Pirie: We can learn from what the Americans have done on a state basis - the most successful changes have largely come at state level. I think the most important thing we can learn from them is that the most successful welfare system in the world is a paid job. If someone has a paid job they are in a better condition than anyone on welfare. This is of course a general and not universal truth. But it has been found to be hugely successful when people are off the welfare rolls and into a job because they then provide a role model for their children as someone who is self supporting. When people are engaged in work, particularly young people, they don't have the free time that people on welfare have and so they are likely to be less tempted by things like drugs and crime.

TCS: How serious a blow is the breakdown in the Doha round of trade talks?

Pirie: It is very serious. I was very much in favor of the Doha round and I do believe that the Europeans were more to blame [for the collapse of talks] than they are willing to admit. They were determined to protect their agriculture for example, and they were not prepared to make concessions to buy goods from poorer countries, which is fundamentally what is required. So we're now going to see further progress on bilateral deals. That is where the moves towards freer trade are now going to be made - movements between trading blocks. I am optimistic that a general agreement can emerge from some of these bilateral deals and ultimately we will be able to move towards freer trade.

TCS: Is the increasing move to bilateral deals a good thing?

Pirie: Bilateral trade deals are useful because they at least will lower trade barriers. There is also a case to be made for unilateral trade deals. There still exists a notion among some European countries that nations get rich by exports. In fact many economists would tell them that nations get rich by importing, by substituting cheaper goods for what they have previously been consuming. That leads to more surplus spending power, which most people would call richer. I do believe that globalization, the ease of the movement of capital, has as its logic universal free trade. This is not going to happen by accident or by chance because it goes against the grain of what governments have traditionally regarded as their job, which has been to protect their own workers from competition abroad and supporting particular sections of their society in turn for electoral support. This what governments have basically done. Universal free trade therefore has to be done almost despite governments.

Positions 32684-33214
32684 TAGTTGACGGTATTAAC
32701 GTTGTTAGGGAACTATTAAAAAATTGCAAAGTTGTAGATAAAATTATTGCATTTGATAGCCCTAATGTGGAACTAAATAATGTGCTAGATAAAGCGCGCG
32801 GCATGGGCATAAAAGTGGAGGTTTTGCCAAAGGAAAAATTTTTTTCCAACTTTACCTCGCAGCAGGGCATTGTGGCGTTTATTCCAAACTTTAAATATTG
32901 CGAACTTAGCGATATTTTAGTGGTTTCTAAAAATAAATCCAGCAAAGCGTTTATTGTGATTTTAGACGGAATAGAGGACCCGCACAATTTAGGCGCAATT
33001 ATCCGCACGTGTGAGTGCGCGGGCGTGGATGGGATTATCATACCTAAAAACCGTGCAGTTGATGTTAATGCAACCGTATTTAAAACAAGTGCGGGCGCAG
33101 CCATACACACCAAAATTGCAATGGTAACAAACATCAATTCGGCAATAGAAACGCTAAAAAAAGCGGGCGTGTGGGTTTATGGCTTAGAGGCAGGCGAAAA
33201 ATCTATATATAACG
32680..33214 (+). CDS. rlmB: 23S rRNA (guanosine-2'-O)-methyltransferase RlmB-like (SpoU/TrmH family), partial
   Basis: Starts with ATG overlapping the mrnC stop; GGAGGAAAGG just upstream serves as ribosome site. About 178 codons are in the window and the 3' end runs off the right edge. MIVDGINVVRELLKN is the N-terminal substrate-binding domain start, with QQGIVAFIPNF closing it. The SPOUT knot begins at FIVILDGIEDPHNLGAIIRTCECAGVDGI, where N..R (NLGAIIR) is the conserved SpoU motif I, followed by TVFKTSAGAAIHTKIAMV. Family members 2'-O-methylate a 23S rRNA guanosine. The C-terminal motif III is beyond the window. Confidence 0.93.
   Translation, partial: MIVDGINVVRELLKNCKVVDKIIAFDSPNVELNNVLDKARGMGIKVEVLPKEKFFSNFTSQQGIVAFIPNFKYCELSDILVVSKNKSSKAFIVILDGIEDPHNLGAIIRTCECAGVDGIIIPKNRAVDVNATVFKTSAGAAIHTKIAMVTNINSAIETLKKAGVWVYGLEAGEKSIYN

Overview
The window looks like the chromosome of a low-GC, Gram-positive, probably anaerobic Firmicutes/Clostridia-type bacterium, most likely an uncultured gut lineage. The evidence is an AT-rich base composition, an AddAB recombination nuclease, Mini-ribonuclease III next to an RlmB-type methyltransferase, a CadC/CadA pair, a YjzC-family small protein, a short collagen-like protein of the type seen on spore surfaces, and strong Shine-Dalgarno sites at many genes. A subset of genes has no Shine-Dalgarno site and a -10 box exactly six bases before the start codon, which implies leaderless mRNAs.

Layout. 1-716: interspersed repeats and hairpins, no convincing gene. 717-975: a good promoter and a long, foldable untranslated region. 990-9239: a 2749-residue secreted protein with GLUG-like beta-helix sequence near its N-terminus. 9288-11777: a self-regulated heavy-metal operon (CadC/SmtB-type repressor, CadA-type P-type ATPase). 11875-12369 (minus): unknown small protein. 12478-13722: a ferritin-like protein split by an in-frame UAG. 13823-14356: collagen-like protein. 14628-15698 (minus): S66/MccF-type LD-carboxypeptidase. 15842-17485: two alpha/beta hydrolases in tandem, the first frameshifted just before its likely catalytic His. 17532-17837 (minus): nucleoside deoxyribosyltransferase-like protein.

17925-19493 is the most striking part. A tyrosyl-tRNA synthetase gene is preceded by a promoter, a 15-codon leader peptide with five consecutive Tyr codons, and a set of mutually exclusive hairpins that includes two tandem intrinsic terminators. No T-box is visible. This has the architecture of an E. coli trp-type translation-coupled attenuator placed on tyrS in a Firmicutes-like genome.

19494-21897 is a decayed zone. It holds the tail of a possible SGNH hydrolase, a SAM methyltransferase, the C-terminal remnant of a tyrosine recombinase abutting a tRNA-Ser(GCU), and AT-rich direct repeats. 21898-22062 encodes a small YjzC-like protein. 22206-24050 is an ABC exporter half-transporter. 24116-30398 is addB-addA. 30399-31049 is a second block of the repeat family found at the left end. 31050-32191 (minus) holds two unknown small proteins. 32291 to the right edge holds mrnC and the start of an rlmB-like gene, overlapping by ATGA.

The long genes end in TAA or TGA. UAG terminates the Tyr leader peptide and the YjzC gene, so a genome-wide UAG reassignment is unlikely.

TCS: What would you say to those who accuse free traders as being selfish and disinterested in tackling issues like poverty?

Pirie: We ourselves make the case that Adam Smith made - that trade is the best means of lifting countries out of poverty. The nations that have become rich, which have escaped from starvation and subsistence living, have done so through trade. No one has it done it without trade. That to us makes a reasonably convincing case that if we want to help lift countries out of poverty we need to be encouraging them to trade more. We produce wrist bands that say "I buy goods from poorer countries," and the demand for them has been enormous. We've been staggered by it from all over the world. That is how one can put across the argument. That might sounds simple, but I think the truth in this case is simple. Free trade provides the avenue for an escape from poverty.

Jason Miks is a Tokyo-based writer and Senior Editor at the Center for International Relations.